This blog used to be about politics. Not so much anymore as I have worked through
my fascination with that subject. It now seems appropriate that with a new president
and the end of the Bush nightmare that I move on to new subjects that are more in
line with my current interests. I may still occasionally express an opinion about
political matters but for the most part I will be commenting on music, photography
and personal observations. Thank you for reading.
Speech for Itself
Address by the President of South Africa, Mr. Thabo Mbeki, at the 58:
"We speak here of power in all fields of human activity, including the political, economic, military, technological, social, intellectual, and so on.
Left to its internal and autonomous impulses, the process of globalisation will inevitably result in the further enhancement of the domination of the dominant and the entrenchment of the subservience of the dominated, however much the latter might resent such domination.
Among other things, this paradigm means that, naturally, the powerful will set the agenda for all residents of the global village. Again naturally, they will do this to advance their own interests.
This will include the perpetuation of their dominant positions, to ensure the sustenance of their capacity to set the agenda of the global village, in the interest of their own neighbourhoods within this global village.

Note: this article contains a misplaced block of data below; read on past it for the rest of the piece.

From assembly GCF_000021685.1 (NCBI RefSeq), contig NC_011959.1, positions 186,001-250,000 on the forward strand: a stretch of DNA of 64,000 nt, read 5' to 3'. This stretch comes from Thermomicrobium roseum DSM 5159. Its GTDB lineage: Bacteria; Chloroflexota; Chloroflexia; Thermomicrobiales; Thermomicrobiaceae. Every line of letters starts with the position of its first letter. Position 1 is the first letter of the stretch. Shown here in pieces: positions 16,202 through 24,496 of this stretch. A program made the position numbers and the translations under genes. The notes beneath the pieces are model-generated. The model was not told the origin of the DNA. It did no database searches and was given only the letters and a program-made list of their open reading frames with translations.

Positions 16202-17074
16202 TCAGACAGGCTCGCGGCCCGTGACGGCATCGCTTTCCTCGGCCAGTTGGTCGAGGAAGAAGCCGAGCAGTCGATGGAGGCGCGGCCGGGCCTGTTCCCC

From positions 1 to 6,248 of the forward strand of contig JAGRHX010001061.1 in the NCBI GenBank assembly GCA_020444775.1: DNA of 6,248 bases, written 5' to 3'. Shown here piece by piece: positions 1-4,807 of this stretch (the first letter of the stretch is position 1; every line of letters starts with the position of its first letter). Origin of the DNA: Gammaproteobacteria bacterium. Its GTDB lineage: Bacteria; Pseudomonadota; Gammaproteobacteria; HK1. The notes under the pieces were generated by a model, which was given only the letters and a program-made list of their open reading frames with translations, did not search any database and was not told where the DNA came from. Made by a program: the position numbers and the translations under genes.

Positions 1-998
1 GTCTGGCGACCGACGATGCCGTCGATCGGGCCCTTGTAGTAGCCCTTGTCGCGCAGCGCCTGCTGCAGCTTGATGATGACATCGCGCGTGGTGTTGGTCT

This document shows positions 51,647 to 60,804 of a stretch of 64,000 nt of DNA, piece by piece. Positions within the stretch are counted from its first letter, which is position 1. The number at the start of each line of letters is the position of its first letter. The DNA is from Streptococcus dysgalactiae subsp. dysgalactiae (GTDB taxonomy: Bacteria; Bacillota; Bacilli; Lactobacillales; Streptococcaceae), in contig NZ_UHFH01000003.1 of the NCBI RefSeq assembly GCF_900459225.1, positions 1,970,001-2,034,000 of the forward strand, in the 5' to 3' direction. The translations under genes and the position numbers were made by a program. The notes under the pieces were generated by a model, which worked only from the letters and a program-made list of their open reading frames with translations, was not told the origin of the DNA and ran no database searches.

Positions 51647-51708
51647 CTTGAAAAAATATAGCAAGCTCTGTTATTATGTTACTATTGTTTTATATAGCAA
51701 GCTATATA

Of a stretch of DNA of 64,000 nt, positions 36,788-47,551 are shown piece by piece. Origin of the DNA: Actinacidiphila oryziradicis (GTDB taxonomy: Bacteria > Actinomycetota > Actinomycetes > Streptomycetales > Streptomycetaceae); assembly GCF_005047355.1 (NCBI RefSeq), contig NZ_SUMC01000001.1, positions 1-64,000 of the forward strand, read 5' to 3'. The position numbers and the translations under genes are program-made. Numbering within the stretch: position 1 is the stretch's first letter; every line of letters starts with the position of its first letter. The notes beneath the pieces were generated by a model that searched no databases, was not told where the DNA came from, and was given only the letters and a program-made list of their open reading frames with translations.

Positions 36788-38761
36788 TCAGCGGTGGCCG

Inherent within this is, necessarily, reliance on the use of the superior power of which the dominant dispose, to achieve the objective of the perpetuation of the situation of the unequal distribution of power.
In this situation, it is inevitable that the pursuit of power in itself, will assert itself as a unique legitimate objective, apparently detached from any need to define the uses of such power. This also signifies the deification of force in all its forms, as the final arbiter in the ordering of human affairs.
However, from the point of view of the disempowered, the struggle to ensure the use of such power to address their own interests becomes a strategic objective they cannot avoid. Necessarily this means that power would have to be redistributed. This would be done to empower the disempowered, and to regulate the use of power by those who are powerful.
And yet, by definition, the disempowered should not reasonably expect that their disempowerment gives them any possibility to have a decisive influence over the powerful. Logically, they should not entertain any dreams that they have the means to oblige the powerful to regulate the use of their power to achieve results that benefit all humanity, regardless of the impact of this on what the powerful might define as their national interest.
Thus we come back to what I said earlier. Because we are poor, we are partisan activists for a strong, effective and popularly accepted United Nations.
We take these positions because there is no way in which we could advance the interests of our people, the majority of whom are poor, outside the context of a strong, effective and popularly accepted United Nations.
An autonomous process of globalisation, driven by its own internal regularities, can only result in the determination of our future within the parameters set by those who enjoy the superiority of power. The powerful will do this in their interest, which might not coincide with ours."
So, why do you think it was important that this was said? Any targets come to mind?
35 yr old
Voted for Kerry
Voted for Obama
22.3% Less Smart